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26-story mixed-use tower planned at Taylor & Fifth in downtown Fort Worth

Jetta Operating Co., a 24-year-old privately held oil and gas company in Fort Worth, and a related entity plan a 26-story mixed-use tower downtown at Taylor and Fifth streets on a site once owned by the Star-Telegram.

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UPDATE: Six candidates file for two Water Board seats

Six candidates have filed for the two open seats on the Tarrant Regional Water Board, setting up a battle that could potentially shift the balance of power on the board and the priorities of one of the largest water districts in Texas.

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Fort Worth breaks ground on $8.6 million South Main renovation

Fort Worth Near Southsiders and city officials broke ground Monday on the 18-month rebuild of South Main Street between Vickery Boulevard and West Magnolia Avenue.

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Body-camera maker has financial ties to former Fort Worth police chief, others

IOWA CITY, Iowa (AP) — Taser International, the stun-gun maker emerging as a leading supplier of body cameras for police, has cultivated financial ties to police chiefs whose departments have bought the recording devices, raising a host of conflict-of-interest questions.

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Fort Worth Police association planning 25,000-square-foot offices

The POA, which recently demolished its one-story building at 904 Collier St. near downtown, is planning a five-story replacement.

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Playboy told to remove sign from West Texas road
MARFA, Texas (AP) — A Texas agency says Playboy has 45 days to remove a neon-lit 40-foot high sculpture of the magazine's iconic bunny logo from a West Texas road.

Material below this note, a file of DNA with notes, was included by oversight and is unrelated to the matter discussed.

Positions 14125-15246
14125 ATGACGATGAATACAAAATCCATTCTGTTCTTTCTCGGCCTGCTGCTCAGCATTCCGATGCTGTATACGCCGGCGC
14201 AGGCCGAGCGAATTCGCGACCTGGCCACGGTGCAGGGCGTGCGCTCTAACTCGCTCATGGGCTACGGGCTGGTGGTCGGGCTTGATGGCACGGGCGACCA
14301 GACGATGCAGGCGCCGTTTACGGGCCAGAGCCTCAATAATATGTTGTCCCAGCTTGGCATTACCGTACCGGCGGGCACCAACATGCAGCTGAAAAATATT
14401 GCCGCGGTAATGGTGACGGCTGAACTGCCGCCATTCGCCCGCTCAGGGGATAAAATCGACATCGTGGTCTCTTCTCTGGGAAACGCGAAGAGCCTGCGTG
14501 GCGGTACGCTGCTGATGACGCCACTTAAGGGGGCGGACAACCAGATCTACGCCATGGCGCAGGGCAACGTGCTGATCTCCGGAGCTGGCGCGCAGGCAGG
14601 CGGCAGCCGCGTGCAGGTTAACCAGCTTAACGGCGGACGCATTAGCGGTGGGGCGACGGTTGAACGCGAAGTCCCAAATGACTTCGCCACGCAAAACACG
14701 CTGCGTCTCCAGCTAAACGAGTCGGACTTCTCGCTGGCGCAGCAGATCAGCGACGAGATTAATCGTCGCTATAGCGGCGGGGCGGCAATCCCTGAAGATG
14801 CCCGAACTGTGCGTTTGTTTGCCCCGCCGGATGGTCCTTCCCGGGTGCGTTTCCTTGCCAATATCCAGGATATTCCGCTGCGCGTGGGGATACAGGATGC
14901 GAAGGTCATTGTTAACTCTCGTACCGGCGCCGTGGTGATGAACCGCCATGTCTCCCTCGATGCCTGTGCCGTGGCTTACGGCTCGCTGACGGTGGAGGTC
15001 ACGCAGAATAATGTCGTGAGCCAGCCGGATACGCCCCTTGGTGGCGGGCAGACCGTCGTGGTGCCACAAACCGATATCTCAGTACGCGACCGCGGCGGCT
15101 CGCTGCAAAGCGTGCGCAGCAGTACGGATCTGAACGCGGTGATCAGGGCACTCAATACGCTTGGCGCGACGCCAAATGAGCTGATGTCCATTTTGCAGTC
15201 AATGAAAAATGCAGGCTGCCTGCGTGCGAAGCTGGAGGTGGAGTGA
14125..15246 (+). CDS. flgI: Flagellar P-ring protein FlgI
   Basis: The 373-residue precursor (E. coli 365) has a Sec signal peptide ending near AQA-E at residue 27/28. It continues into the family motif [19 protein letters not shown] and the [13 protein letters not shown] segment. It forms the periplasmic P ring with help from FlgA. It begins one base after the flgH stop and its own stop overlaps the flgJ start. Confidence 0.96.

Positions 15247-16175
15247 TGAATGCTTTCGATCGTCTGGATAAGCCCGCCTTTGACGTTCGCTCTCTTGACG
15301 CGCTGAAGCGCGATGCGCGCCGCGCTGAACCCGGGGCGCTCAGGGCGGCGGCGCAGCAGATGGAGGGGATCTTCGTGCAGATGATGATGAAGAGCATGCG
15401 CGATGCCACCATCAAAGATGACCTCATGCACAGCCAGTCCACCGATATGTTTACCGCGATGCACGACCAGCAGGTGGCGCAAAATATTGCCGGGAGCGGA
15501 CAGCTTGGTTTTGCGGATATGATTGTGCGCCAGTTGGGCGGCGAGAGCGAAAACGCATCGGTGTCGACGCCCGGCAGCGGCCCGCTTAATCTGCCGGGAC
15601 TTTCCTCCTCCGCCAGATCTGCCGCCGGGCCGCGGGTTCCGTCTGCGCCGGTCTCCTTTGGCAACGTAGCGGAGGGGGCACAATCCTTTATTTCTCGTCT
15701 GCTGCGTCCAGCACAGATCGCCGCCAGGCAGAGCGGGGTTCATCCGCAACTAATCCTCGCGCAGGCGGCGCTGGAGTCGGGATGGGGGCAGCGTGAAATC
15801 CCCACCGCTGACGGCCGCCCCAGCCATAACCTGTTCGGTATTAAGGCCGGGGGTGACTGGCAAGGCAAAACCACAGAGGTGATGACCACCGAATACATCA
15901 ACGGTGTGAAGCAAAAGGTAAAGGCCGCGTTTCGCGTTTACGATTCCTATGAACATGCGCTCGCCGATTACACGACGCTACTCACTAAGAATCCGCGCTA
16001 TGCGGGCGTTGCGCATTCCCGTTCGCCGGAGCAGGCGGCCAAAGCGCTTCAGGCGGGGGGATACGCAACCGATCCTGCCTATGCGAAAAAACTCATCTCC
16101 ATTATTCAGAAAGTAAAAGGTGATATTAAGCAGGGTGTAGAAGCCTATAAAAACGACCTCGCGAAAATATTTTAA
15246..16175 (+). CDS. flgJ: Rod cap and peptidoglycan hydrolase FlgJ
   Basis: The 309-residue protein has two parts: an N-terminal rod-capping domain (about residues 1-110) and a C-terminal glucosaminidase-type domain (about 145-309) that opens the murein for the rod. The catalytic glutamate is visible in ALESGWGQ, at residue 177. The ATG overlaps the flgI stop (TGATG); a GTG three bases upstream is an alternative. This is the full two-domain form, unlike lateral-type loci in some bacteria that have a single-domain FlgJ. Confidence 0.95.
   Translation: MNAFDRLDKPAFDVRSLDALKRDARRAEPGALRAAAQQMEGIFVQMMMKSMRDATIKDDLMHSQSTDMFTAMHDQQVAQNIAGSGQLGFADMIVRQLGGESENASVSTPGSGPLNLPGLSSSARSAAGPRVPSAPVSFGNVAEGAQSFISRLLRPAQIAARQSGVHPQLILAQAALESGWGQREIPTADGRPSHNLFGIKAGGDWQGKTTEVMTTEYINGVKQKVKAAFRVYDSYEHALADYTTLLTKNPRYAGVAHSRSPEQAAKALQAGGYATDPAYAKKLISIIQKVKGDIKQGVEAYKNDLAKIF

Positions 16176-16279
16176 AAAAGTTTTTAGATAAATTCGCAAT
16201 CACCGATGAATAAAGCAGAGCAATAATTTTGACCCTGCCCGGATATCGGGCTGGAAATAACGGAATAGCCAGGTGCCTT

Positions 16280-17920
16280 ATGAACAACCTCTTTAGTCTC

The Texas Department of Transportation ordered the removal of the sign, called "Playboy Marfa," because Playboy does not have a license for outdoor advertisement in Texas.The El Paso Times reports officials representing Playboy said the company has not violated any laws and will try to resolve the agency's concerns.

Officials were alerted about the sign after Marfa resident Lineaus Lorette filed a complaint. "I thought it was a sign — a corporate logo. And in Texas you can't put up signs without permits," Lorette said. "I checked and it didn't have a permit so I filed a complaint."

Lorette says some Marfa residents are upset the company has used their town, known as a hub for artists, for marketing purposes.

"I was really ambivalent. It's a beautifully made sign," Lorette said. "The problem is that it's a sign. The rules have to apply to everybody."

Veronica Beyer, TxDOT's director of media relations in Austin said that the agency is treating the case like any other instance in which someone puts up a roadside advertisement without a license in an area that does not qualify.

The sign is part of a roadside art display designed by New York contemporary artist Richard Phillips and Playboy's creative director of special projects Neville Wakefield. The installation features the offending sign perched atop a post and a concrete platform displaying a stylized version of 1972 Dodge Charger, a classic American "muscle car."

PR Consulting, a firm that represents Playboy said that they do not consider that "the art installation by Richard Phillips violates any laws, rules or regulations. Our legal counsel is currently looking into this matter and we hope to resolve this issue satisfactorily and as quickly as possible."

Located in the heart of West Texas, Marfa is known as a hub for artists and creative types. It is also no stranger to out-of-the-ordinary roadside art exhibitions. Prada Marfa, an installation that mimics one of the high-end fashion brand's stores in the middle of a pasture was erected in 2005 along the same road as the Playboy display.

 

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